Road Safety Justice: Taxi Driver Faces Maximum Fine and Driving Ban for Striking Cyclist at Zebra Crossing

Road Safety Justice: Taxi Driver Faces Maximum Fine and Driving Ban for Striking Cyclist at Zebra Crossing

"Road Safety Alert: Taxi Driver Faces Maximum Penalty and Driving Ban for Injuring Cyclist at Zebra Crossing"

In a recent case in Singapore, a 68-year-old taxi driver, Yew Kai Leong, faced legal consequences for failing to keep a proper lookout at a zebra crossing, resulting in a collision with a cyclist. The incident occurred on January 22, 2020, along the Yishun Avenue 1 slip road. Yew was handed a maximum fine of S$2,500 and a 12-month driving disqualification after pleading guilty to causing harm to another person by driving, as per the Road Traffic Act.

Deputy Principal Judge Luke Tan, emphasizing Yew's history of road offenses, labeled him a "menace to road users" during the sentencing. Despite Yew avoiding a jail term, the severity of the penalty highlights the gravity of the offense. The court learned that Mr. Patrick Quek, the cyclist, suffered fractures and other injuries due to the collision.

On the day of the incident, Mr. Quek and his friend approached a two-lane zebra crossing, where they observed a white vehicle stopping at the left lane. Assuming it was safe, Mr. Chung Meng Whatt cycled across. However, as Yew approached the zebra crossing on the right lane, he failed to maintain a proper lookout and collided with Mr. Quek, who had the right of way.

Mr. Quek, flung into the air upon impact, landed approximately 4 meters from Yew's taxi. Despite being entitled to cross at the designated zebra crossing, Mr. Quek sustained multiple injuries, including fractures to his pelvis and lower spine. The accident led to a week-long hospitalization, 22 days of medical leave, and ongoing outpatient care.

In delivering the sentence, Deputy Principal Judge Tan expressed the seriousness of the incident occurring at a zebra crossing, emphasizing the need for responsible driving behavior, particularly in areas prioritized for pedestrian safety. The case serves as a stark reminder of the legal consequences for negligence on the road, particularly when it endangers vulnerable road users.

In a stern admonition, the judge addressed Yew Kai Leong, the seasoned taxi driver involved in the zebra crossing incident, highlighting his experience and the inherent responsibility that comes with it. "You are a taxi driver of some years, so you should know the very high possibility of people crossing at the zebra crossing, especially when the white car has already stopped," the judge emphasized, underscoring the driver's lapse in judgment.

The judge further pointed to Yew's "checkered" driving history, citing past convictions for speeding, inconsiderate driving, parking offenses, and careless driving. Characterizing Yew as a "menace to road users" and a threat to both himself and others, the judge stopped short of imposing imprisonment but opted for the maximum penalty available. "In short, you are a menace to road users and a danger to others as well as yourself, but all things considered, I won't impose imprisonment but will impose the maximum fine of S$2,500 and a disqualification of 12 months, and I would say you should count yourself lucky," the judge declared.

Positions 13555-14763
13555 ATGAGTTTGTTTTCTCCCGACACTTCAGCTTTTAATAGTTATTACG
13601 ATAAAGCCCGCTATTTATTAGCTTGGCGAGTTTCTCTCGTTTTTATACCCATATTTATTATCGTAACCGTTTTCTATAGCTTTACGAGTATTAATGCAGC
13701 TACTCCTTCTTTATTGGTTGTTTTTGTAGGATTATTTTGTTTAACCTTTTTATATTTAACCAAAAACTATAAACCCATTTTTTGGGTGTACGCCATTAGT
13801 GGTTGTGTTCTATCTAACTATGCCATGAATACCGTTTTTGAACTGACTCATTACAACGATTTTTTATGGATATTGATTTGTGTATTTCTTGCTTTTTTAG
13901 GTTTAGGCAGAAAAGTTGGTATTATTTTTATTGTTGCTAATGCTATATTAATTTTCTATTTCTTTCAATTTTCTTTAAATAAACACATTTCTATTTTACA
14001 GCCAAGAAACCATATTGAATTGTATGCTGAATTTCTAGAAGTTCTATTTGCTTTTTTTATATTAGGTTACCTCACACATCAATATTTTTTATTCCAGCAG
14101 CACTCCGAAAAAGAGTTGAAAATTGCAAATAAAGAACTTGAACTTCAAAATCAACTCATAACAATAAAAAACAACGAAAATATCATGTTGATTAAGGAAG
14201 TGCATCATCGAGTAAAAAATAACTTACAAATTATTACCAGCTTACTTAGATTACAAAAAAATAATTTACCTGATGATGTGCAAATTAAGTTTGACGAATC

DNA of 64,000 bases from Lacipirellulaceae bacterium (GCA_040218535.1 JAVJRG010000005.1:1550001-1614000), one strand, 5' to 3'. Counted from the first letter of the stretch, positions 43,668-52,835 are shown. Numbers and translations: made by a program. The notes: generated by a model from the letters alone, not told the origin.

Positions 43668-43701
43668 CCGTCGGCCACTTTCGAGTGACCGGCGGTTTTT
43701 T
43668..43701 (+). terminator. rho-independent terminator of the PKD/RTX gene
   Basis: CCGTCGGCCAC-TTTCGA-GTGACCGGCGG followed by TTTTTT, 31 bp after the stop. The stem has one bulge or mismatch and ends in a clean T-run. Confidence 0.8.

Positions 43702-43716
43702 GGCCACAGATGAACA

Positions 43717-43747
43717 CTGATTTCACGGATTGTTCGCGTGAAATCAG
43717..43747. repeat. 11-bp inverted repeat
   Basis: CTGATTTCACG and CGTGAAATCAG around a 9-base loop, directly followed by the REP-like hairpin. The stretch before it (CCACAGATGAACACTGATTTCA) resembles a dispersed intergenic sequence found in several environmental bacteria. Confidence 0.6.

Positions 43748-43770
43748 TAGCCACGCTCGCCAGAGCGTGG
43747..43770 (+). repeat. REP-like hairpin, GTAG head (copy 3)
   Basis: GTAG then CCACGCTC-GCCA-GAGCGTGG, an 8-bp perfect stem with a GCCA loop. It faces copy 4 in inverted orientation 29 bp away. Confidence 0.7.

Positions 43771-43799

For the offense of causing harm to another person by driving, Yew faced the possibility of imprisonment for up to 12 months or a fine of S$2,500, or a combination of both. The judge's stern words and the consequential penalties underscore the gravity of the situation, emphasizing the need for responsible driving behavior and accountability, particularly for those entrusted with public transportation duties.

In conclusion, the judge's unequivocal condemnation of Yew Kai Leong, the taxi driver involved in the zebra crossing incident, reflects the severity of the situation. Emphasizing Yew's extensive driving experience and the accompanying responsibility, the judge admonished him for failing to exercise due caution at a zebra crossing, a basic expectation for someone in his profession.

The judge's reference to Yew's "checkered" driving record, marked by past convictions for various offenses, painted a grim picture of a driver deemed a "menace to road users" and a danger to both himself and others. While stopping short of imprisonment, the judge imposed the maximum fine of S$2,500 and a 12-month driving disqualification, underscoring the gravity of Yew's actions.

This stern judgment serves as a stark reminder of the legal consequences that accompany negligence on the road, especially for those entrusted with public transportation duties. The decision reflects a commitment to road safety and accountability, signaling that repeated offenses and disregard for the safety of others will not be tolerated. Yew's stroke of luck in avoiding imprisonment serves as a sobering lesson, urging drivers to prioritize responsible and conscientious behavior behind the wheel.